25 Pages of the Best Value Investing Quotes (PAGE WILL LOAD SLOWLY)

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Best Value Investing Quotes from the greats. Big h/t to my friend Phil. This page will probably take a LONG time to load (25 pages). Feel free to copy and paste anything you want from here.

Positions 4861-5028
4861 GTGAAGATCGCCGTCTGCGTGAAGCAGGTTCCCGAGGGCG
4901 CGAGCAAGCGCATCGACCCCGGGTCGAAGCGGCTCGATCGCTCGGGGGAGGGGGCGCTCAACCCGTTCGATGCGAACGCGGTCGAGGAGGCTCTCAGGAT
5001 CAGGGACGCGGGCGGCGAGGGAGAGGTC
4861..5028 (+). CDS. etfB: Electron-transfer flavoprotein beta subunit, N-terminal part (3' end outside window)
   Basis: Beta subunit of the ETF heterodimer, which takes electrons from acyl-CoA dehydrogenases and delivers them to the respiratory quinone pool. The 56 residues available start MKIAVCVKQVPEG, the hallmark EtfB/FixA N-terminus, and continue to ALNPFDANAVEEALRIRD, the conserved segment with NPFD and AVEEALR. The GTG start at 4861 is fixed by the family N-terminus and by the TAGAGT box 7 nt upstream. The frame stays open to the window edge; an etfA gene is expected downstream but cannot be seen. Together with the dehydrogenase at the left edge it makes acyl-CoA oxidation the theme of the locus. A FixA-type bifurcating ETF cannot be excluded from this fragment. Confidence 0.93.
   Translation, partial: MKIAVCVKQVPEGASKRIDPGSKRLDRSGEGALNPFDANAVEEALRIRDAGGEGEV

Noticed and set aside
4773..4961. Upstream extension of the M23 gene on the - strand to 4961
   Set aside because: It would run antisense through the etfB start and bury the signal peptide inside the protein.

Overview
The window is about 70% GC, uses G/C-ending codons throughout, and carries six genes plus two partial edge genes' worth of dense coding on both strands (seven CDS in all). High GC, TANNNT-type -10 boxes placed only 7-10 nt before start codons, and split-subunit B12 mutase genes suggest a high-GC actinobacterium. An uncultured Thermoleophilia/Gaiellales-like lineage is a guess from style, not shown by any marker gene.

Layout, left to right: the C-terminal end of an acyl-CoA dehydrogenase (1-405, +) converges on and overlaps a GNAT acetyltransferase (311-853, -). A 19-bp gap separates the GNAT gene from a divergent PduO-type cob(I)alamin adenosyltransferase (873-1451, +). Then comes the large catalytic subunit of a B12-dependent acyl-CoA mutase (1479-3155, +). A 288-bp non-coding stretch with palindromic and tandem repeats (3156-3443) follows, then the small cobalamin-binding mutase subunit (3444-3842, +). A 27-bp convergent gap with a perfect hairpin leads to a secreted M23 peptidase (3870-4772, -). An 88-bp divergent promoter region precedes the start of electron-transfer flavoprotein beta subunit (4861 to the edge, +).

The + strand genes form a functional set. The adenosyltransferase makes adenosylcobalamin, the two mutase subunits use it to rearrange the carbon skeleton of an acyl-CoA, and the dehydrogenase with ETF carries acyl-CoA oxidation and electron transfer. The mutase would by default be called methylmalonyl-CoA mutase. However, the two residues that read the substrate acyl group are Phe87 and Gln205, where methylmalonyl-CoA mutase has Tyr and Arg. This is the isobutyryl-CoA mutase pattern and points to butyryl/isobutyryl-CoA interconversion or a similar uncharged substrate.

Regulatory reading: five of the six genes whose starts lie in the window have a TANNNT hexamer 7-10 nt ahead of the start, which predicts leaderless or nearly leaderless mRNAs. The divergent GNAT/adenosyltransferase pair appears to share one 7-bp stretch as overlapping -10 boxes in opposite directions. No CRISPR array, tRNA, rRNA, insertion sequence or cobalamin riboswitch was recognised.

1. Collection of Quotations on Investing — since I started reading and learning about value investing I’ve been collecting some of the most trenchant quotations and soundbites on the topic as I came across them. I’ve since learned that other people have found this useful as well (notably, Santangel’s Review has mailed out some great collections) and so I thought I’d share this. I also need to apologize in advance, because this document is huge and it’s a mess. It’s mostly unorganized, it’s not uniformly formatted, and only in the past year or two did I think to footnote things as I added them. Hopefully you can still scroll through it and find some nuggets of wisdom (or “CTRL + F” to find something specific). I tried to group some of the “best of the best” in first 25 pages; later you’ll see large collections that were usually sourced by someone else and organized around a theme or a particular person/source. Starting on page 26, the sections include: Ben Graham; Warren Buffett (p.28); Seth Klarman (56); Charlie Munger (65); Misc./Other (121); Michael Burry (132); Jim Chanos (138); Joel Greenblatt (139); Howard Marks (140); Charles Kindleberger (149); Peter Cundill (150); James Montier (153); and David Dreman (155), among others.